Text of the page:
Tag: national id

“… and Replace It with REAL ID”

CNN wrote an exciting headline on Wednesday: “Homeland Security Chief Seeks to Repeal Real ID Act.” What they left out was that the replacement would be … the REAL ID Act.

Intentionally or not, Secretary of Homeland Security Janet Napolitano has created the impression that the national ID law might go away. But simply renaming the Department of Homeland Security’s national ID program is not a repeal of REAL ID.

The REAL ID revival bill that has been circulating is the same national identification and tracking system with a few of the sharpest corners taken off and the hope of federal money held out to up-to-now recalcitrant states. The REAL ID revival bill would corral every American citizen into the national ID system to try and attack illegal immigrants.

Bills to repeal REAL ID were introduced in the previous Congress, but they did not move because the Bush administration and Chertoff DHS would have eagerly demagogued the issue. Those political conditions no longer hold. And just 10 months ago, Secretary Chertoff delayed the implementation of REAL ID without bringing any political repercussions to the Bush administration whatsoever. Secretary Napolitano can do the same if Congress fails to truly repeal REAL ID, as it should.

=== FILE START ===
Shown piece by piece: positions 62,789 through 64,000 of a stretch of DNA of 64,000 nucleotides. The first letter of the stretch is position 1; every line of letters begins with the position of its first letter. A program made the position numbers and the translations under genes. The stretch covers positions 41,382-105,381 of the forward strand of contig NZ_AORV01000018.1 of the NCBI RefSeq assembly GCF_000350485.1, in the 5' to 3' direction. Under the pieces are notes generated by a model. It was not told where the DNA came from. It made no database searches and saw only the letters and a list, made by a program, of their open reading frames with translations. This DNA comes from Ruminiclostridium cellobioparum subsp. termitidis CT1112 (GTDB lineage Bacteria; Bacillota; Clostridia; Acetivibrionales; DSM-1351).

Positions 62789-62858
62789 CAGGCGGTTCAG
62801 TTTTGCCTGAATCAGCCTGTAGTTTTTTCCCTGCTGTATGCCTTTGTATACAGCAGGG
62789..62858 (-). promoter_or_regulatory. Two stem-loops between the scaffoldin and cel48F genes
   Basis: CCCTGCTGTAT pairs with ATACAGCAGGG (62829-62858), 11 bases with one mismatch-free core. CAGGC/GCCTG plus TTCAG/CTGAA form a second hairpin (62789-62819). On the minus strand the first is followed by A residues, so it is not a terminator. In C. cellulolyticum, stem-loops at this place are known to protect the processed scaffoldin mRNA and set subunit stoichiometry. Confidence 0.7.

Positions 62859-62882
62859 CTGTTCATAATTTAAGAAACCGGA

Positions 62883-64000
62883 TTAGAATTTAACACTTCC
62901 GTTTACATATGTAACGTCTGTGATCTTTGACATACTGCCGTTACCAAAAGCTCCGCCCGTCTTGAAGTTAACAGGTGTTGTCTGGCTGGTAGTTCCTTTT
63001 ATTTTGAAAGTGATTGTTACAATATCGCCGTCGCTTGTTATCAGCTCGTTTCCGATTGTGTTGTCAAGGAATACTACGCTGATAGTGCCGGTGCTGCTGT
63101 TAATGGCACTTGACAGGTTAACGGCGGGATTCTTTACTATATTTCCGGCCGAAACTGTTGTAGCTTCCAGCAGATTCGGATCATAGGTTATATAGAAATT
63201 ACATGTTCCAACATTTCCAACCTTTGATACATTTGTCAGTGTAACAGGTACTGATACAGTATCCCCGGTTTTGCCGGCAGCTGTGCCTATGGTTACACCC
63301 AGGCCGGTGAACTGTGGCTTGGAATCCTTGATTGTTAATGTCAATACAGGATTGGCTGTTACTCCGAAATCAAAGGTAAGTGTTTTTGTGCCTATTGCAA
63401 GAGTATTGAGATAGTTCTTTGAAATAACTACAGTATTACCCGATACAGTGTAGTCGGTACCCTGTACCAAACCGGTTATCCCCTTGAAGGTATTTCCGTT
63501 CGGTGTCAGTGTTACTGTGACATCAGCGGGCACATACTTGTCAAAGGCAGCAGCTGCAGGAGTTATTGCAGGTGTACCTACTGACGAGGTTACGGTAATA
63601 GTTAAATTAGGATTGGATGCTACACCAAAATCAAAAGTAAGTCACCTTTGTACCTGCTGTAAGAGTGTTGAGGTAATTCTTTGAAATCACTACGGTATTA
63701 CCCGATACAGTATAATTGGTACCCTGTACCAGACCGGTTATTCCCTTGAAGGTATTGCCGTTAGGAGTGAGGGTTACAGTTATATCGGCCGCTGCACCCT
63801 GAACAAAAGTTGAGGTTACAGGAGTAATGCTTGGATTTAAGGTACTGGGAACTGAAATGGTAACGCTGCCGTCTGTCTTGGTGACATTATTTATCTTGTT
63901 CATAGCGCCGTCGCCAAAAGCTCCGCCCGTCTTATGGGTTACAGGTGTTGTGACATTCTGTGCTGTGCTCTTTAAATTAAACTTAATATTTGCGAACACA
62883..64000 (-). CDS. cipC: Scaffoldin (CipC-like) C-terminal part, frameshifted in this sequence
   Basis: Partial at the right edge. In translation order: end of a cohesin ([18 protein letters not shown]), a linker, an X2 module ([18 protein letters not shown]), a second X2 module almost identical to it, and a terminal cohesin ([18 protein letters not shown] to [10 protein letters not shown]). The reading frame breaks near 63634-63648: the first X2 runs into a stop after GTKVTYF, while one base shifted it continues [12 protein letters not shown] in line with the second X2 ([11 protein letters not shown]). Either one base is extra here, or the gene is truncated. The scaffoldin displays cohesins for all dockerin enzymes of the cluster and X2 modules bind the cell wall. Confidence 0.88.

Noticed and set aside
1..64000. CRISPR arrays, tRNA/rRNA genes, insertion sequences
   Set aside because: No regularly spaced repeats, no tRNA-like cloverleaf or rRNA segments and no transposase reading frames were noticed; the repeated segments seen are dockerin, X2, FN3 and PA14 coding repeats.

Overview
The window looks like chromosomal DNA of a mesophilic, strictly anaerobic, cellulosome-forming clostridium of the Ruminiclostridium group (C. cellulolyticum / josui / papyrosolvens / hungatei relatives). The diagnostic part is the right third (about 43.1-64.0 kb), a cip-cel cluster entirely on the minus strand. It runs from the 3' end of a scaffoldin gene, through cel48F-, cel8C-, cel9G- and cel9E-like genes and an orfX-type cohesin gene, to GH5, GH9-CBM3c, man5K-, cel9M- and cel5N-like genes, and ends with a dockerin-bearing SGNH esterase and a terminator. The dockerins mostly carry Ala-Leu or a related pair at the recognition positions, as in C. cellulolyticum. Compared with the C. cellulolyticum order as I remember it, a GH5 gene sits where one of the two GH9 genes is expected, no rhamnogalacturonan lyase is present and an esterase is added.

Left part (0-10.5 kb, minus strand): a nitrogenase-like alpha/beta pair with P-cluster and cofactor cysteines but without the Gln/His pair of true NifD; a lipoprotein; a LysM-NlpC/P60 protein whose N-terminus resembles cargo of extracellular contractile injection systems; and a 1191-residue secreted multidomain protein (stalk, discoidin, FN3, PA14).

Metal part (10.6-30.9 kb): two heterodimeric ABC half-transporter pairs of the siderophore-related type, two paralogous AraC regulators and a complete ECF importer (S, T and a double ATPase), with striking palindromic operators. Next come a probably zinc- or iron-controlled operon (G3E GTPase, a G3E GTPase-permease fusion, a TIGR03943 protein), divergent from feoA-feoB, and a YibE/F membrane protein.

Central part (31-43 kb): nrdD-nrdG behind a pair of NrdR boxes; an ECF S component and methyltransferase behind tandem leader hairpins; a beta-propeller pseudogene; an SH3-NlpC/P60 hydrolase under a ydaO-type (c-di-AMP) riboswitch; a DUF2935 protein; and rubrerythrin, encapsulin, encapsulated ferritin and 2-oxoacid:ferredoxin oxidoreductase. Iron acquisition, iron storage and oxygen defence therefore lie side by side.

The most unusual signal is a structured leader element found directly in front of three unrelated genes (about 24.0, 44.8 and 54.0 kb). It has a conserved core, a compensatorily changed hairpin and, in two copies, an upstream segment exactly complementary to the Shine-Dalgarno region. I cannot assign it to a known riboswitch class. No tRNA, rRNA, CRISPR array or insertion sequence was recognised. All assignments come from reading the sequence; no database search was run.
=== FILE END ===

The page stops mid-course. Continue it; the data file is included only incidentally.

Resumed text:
Evo Morales’ Biometric Identity System

It was with interest and concern that I read about the new election law recently signed by Bolivian President Evo Morales. The AP reports that it “sets stricter standards for voter authentication, introducing a $30 million system of biometric identification, based on voters’ fingerprints.”